Visiting Vienna Austria وین
Vienna is a huge city with several district sightseeing, restaurant, nightlife and accommodation listings have a look at each of them.
Vienna (German: Wien, Austro-Bavarian: Wean) is an Austrian state. It is the capital of the Republic of Austria and by far the largest city in Austria with its population of more than 1.7 million. As you’d expect it’s Austria’s cultural, economic, and political centre. As the former home of the Habsburg court and its various empires, the city still has the trappings of the imperial capital it once was, and the historic city centre is inscribed on the UNESCO World Heritage List.
Districts of Vienna
- Innere Stadt — Innere Stadt (1)
- Inner East — Leopoldstadt(2), Brigittenau(20)
- Outer East — Floridsdorf(21), Donaustadt(22)
- Inner South — Landstraße(3), Wieden(4), Margareten(5), Meidling(12)
- Outer South — Favoriten(10), Simmering(11), Liesing (23)
- Inner West — Mariahilf(6), Neubau(7), Josefstadt(8), Alsergrund(9)
- Outer West — Hietzing(13), Penzing(14), Rudolfsheim-Fünfhaus(15), Ottakring(16), Hernals(17), Währing(18) & Döbling(19)
The low-lying Danube plain in and around what is now Vienna has had a human population since at least the late Paleolithic: one of the city’s most famous artifacts, the 24,000-year-old Venus of Willendorf, now in Vienna’s Natural History Museum, was found nearby. Vienna’s own recorded history began with the Romans, who founded it in the 1st Century CE as Vindobona, one of a line of Roman defensive outposts against Germanic tribes. Vindobona’s central garrison was on the site of what is now the Hoher Markt (the “High Market” due to its relative height over the Danube), and you can still see the excavations of its foundations there today.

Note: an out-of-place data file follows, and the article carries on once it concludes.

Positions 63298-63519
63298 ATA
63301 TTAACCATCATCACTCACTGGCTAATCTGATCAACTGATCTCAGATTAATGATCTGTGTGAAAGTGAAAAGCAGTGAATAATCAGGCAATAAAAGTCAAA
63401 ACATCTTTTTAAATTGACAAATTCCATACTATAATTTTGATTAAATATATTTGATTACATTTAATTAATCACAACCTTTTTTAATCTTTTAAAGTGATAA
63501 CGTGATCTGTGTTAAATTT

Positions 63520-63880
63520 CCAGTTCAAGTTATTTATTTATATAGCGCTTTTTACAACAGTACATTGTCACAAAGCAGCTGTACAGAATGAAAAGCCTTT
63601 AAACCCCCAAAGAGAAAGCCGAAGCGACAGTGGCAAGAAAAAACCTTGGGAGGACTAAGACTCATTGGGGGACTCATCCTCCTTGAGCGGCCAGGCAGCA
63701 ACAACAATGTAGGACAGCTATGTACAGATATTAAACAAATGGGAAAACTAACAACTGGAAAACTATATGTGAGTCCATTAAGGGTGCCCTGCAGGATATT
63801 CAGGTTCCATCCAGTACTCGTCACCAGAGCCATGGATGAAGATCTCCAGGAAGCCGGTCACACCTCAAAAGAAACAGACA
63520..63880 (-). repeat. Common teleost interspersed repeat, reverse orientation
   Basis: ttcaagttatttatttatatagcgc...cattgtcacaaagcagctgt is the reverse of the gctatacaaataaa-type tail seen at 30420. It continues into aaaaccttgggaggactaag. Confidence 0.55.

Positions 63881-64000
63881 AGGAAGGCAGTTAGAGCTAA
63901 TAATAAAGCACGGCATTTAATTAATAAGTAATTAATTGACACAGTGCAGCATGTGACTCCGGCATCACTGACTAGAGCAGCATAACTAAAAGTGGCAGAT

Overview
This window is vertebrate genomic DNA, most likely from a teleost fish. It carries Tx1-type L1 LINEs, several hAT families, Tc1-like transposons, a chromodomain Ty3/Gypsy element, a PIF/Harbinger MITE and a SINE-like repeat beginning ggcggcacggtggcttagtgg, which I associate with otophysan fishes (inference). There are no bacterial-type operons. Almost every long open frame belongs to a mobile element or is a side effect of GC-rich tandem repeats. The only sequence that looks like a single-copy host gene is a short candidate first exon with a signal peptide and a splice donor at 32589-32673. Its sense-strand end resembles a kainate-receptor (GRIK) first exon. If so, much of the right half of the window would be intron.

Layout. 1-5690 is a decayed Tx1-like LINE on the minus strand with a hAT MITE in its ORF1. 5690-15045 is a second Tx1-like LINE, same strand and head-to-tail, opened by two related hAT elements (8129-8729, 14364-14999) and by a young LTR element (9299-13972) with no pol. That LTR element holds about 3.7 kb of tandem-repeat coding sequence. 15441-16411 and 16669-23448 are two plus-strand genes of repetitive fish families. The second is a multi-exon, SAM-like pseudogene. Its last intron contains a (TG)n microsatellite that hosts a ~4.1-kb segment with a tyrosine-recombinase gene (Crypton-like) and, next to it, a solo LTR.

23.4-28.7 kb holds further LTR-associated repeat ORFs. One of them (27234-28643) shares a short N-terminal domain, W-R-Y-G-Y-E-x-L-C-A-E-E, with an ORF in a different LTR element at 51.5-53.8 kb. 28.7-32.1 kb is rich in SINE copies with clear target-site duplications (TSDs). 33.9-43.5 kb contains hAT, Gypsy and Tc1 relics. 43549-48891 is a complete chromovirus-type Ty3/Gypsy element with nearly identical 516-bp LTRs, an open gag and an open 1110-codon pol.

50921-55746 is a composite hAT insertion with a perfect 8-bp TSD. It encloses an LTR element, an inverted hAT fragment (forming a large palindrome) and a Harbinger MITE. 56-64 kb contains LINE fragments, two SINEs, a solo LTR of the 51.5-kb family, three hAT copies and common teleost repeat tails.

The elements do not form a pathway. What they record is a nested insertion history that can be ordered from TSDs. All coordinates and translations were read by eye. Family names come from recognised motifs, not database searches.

Vienna hosted the Habsburg court for several centuries, first as the Imperial seat of the Holy Roman Empire, then the capital of the Austrian Empire, and later of the Austro-Hungarian Empire, which finally fell in 1918 with the abdication of the last Emperor Charles I. The court tremendously influenced the culture that exists here even today: Vienna’s residents are often formal in manner, often showing courtliness, using polite forms of address, and dressing more formally than in other cities. They are considered to blend attitudes that are modern and progressive with those that are more traditional.
The empires also served to make Vienna a very metropolitan city at an early time, and especially so through the years of industrialization and fall of the Austro-Hungarian Empire at the turn of the 20th century. Imperial Austria and Austro-Hungary were multi-lingual, multi-ethnic empires and although the German-speakers normally played the dominant role in Vienna there has long been ethnic and lingual diversity in the city. Proof of Jews in the city dates back to the History of the Jews in Vienna 10th century. After World War Two many of the city’s minorities had been exiled or killed and much of the city lay in ruin. When Austria was given sovereignty after the post World War Two occupation, it was eventually established that Austria was going the way of the West and not that of the Eastern Block. So the city became more isolated from its previous ties to its Slavic and Hungarian neighbours; the east of Austria was surrounded by the Iron Curtain. Vienna had gone from being the well established metropolitan city of Central Europe to the capital of a small, predominately German-speaking nation of states with strong regional identities.